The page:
Standing on the outdoor stage during Ray Wylie Hubbard's soundcheck, you learn a few things:

* Ray Wylie does his own set-up. No prima donna in him.

* It is actually hotter on the stage than it is with the crowd. The view? Not that impressive during soudcheck. I imagine it's different with a few thousands fans staring up at you.

* The stage vibrates, even during a scaled-back soundcheck. When he really gets rocking, the stage must be rocking, too.

Ray Wylie is in a KOKE-FM t-shirt, maybe in celebration of the new station, maybe in honor of the old. He shakes hands, greets everyone warmly and goes around to the gate to backstage to sign autographs and greet fans.

Earlier, with Ray Price unable to attend, somebody had to bring the big band. This year, it was Johnny Bush, packing in 8 backing musicians on the indoor mains stage. He appeared relaxed and seemed not to miss the outdoor part of the show at all.

Under the stage lights was where hits such as "There Stands the Glass" and "Undo the Right," belonged. His closing trio of "Orange Blossom Special," "Green Snakes" and "Whiskey River" proved to be highlight of the day.

Billy Joe Shaver seemed to lack the energy that made last year's set at the Picnic such a highlight. But three songs in, he begins to pick up speed. Fans get "Georgia on a Fast Train," complete with drum solo.

Near the end of his set, looking across the plaza, there's a little girl in a cowboy hat, sitting on her father's shoulders and waving an American flag among the swelling crowd. Farther on, there's Shaver on stage in his Jesus pose, singing "Live Forever."

That's July Fourth in Texas.

Of course, behind Shaver is an enormous Coors Light logo.

That's America, too, I guess.


Update: 3:33 p.m.

The Dirty River Boys bring to mind that Robert Earl Keen line about a bluegrass band on amphetamines: "We could play faster than anybody."

An unlikely, heavily percussive cover of Townes Van Zandt's "Lungs" aside, the El Paso band gets the award for most excitable band of the first quarter of the Picnic, even if they couldn't quite name the event they were playing. Willie's Festival? Backyard Picnic?

Folk Uke got their one clean song out of the way first, then told the crowd "We got some four-letter words that we try to sing as pretty as we can."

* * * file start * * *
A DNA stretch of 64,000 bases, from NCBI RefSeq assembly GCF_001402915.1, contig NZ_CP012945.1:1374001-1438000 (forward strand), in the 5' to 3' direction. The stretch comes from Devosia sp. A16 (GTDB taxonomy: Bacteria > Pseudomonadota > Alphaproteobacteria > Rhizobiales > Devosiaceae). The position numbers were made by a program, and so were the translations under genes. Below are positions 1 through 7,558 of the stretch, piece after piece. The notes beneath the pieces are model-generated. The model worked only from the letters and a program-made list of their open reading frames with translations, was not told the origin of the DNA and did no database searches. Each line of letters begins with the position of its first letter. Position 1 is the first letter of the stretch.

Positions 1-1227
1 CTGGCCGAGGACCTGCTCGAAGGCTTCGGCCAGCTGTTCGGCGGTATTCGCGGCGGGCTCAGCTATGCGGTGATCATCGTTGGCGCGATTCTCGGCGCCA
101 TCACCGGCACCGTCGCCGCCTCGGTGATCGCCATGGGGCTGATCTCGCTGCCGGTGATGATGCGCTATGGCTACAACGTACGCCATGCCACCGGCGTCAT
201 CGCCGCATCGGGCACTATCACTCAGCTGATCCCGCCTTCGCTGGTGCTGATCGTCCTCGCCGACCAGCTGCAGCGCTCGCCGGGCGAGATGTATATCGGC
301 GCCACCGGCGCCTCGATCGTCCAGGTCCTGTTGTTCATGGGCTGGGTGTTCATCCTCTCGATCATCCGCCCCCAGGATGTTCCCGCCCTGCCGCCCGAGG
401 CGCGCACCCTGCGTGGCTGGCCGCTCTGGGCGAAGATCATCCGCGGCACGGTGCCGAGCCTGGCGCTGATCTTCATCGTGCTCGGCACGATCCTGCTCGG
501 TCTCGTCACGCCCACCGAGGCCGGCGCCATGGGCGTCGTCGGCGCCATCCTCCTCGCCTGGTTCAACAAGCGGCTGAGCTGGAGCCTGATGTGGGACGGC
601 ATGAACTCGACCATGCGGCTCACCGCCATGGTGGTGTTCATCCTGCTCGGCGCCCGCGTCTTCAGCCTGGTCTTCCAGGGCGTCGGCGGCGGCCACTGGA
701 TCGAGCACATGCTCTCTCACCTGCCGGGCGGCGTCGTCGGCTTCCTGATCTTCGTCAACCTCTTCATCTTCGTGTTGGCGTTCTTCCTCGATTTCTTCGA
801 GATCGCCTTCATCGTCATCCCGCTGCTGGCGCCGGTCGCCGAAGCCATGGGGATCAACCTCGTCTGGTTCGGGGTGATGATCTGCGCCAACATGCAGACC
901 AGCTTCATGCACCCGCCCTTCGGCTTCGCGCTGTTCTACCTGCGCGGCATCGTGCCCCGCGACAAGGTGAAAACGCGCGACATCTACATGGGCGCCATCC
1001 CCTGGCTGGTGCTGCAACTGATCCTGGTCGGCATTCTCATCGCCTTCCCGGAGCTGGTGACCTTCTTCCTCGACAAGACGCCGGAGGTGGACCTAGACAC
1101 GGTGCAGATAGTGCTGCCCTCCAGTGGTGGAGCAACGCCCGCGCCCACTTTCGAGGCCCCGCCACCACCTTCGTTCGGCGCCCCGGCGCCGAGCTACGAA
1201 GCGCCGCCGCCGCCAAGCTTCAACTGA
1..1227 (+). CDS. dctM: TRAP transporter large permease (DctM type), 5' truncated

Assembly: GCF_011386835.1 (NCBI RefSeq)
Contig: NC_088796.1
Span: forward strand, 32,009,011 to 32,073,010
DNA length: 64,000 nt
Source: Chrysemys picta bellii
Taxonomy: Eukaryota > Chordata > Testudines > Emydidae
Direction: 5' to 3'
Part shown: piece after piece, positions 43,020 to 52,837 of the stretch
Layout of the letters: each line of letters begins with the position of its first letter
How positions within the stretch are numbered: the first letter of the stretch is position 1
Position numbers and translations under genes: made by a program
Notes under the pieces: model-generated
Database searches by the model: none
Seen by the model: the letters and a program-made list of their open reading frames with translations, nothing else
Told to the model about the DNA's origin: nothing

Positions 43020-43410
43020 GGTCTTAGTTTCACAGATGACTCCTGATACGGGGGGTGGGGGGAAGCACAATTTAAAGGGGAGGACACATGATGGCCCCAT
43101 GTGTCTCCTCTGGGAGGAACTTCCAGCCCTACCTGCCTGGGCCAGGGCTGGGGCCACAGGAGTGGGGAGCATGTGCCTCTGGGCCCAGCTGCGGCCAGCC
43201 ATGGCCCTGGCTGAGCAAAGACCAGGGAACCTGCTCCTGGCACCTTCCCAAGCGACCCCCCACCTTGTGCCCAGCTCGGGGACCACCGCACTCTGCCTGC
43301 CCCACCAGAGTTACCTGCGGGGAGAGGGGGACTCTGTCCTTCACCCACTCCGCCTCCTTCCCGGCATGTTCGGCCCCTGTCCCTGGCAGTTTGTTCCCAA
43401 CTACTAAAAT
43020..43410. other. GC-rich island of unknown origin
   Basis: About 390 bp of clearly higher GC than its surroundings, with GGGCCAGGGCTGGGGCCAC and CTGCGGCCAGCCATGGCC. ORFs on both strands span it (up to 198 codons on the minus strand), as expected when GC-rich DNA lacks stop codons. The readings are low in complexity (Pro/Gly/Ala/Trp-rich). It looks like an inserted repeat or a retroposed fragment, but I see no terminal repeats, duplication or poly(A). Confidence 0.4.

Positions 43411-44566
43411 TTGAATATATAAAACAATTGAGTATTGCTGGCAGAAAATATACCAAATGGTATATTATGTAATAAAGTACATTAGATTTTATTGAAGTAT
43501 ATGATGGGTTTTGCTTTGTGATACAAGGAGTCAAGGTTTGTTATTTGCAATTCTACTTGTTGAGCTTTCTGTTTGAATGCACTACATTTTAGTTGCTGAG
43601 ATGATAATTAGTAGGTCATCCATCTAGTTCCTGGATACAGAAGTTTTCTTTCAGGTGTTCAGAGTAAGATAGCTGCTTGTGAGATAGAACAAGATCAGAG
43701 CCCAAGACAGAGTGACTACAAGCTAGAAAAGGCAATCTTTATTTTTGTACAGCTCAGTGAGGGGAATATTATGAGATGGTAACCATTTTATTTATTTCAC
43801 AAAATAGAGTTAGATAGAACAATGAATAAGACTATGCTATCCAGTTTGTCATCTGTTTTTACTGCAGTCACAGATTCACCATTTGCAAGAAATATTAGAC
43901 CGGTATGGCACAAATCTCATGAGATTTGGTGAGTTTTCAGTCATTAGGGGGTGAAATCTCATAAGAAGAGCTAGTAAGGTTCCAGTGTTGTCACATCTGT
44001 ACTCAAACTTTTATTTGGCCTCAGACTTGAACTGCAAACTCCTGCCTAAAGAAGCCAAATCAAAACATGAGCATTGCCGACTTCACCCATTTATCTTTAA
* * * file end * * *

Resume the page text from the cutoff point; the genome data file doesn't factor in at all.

Charmingly profane, they made good on that, turning "Mother(expletive) got (expletive)'d up" into a sing-along.

The Hour of the Woman at the Picnic (seriously, the Picnic is always short on female artists) continued with Paula Nelson taking the stage at 3 p.m.  Paula opened with "Why You Been Gone So Long," making the song more of a command rather than Jessi Colter's plaintive wail. She followed that with a cover of Waylon Jennings' "Just to Satisfy You."

Outside, I encountered a group of security staff gathered around a woman lying on the ground. At first it seemed like a remnant of Picnics past: a victim of overconsumption, or maybe too much sun.

But no, this is a new era at the Picnic. The woman? She was fishing for a cell phone dropped into a grate. With the help of an enterprising roadie, she emerged victorious.

Through the afternoon, the crowd is growing steadily. Pam Minick, marketing director for Billy Bob's, says ticket sales are at 4,000. Not as many as last year, but there's a long way to go yet.

Original post

FORT WORTH — "We love God, our family, America and Willie Nelson, that's why we're here" Randy Rogers told the crowd halfway through an hourlong set at Willie Nelson's Fourth of July Picnic.

It was a pretty sparse crowd early in the afternoon, but that only provided access to two of the Picnic's most valuable things: Indoors, a place to sit. Outdoors, shade.

At 1 p.m. it was hot already, still in front of the outdoor stage save for vibrations from the impressive sound system. Back under the beer tent it was comfortable, watching more than a half-dozen American flags wave in a good-Lord-don't-let-up breeze.

Native son Shy Blakeman and the Converts opened the picnic at 12:03 p.m. - think honky-tonk music with a sly groove and hip enough to offer maybe the first country song with a dubstep reference.

Inside, Billy Bob's is cool and dark, with the most hard-core of the Willie faithful already camped out in front of the main stage, awaiting his scheduled 11 p.m. arrival.

It was unusual to see anyone perform an hourlong set so early in the Picnic, but by the time Asleep at the Wheel took the main stage at 1:30 p.m., opening with Bob Wills' "Cherokee Maiden," the afternoon had begun to take on a more traditional Picnic feel.